Every possibility was explored to assist in the activities and projects of all of the constituents, and for this purpose Mobile Workshops were instituted.  A Philanthropic Roster was compiled for the benefit of our constituent groups as well as for agencies seeking assistance, thus enlarging Federation's services to the community. The Board of Directors of Federation carried a motion to participate in the restoration of the Lloyd Street Synagogue, the third oldest synagogue in the United States and Maryland's first in response to a presentation by the Baltimore Board of Rabbis. We are justly proud of the integral part Federation and its constituents have played in the salvation, restoration and maintenance of this landmark. In response to the discovery of a genetic basis of Tay-Sachs disease, testing programs were established by constituent groups.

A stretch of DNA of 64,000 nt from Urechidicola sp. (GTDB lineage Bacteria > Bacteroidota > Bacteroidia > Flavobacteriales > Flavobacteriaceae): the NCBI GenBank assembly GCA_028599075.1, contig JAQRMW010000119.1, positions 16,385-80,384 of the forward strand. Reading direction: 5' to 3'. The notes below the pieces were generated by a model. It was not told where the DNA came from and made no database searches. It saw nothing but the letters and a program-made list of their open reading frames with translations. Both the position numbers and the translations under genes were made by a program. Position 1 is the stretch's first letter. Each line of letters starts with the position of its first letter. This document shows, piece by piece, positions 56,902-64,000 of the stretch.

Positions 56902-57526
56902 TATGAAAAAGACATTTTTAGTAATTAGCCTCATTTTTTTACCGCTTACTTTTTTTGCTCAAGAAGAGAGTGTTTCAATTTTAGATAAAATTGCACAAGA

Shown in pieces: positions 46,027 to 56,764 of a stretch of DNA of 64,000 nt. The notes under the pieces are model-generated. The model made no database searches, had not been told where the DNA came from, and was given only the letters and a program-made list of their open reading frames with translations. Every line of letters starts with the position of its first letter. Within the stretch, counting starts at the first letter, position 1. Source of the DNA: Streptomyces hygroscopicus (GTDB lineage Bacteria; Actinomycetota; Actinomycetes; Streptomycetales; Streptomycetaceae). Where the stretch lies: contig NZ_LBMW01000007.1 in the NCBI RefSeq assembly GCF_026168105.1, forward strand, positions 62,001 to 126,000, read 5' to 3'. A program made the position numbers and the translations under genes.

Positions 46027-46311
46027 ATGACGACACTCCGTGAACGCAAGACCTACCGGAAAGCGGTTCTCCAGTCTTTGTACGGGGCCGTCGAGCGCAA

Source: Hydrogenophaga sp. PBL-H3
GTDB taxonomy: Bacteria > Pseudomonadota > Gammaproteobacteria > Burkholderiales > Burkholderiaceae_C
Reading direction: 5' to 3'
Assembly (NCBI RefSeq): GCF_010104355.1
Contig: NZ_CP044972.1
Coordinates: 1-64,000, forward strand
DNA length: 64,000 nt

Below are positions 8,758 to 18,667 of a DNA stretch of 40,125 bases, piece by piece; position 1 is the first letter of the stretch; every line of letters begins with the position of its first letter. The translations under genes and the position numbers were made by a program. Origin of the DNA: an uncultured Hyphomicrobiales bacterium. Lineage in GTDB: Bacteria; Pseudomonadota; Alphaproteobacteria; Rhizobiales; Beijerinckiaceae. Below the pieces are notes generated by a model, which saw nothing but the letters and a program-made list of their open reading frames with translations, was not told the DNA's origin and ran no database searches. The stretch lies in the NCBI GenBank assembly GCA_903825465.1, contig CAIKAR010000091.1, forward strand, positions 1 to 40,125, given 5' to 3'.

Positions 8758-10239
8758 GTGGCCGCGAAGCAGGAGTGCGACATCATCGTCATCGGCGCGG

Jackie O... Watergate... Nixon and Agnew... Women's Lib... The Pill... Roe v. Wade... walk on the moon... Vietnam... Peace Corps... secretariat... hippies... Robert Kennedy and Martin Luther King... drug abuse... choice... Iran Hostage Crisis... Watergate... Archie Bunker... Six Day War... Harbor Place... Right-To-Life …"off" with women's hats... Woodstock... remember?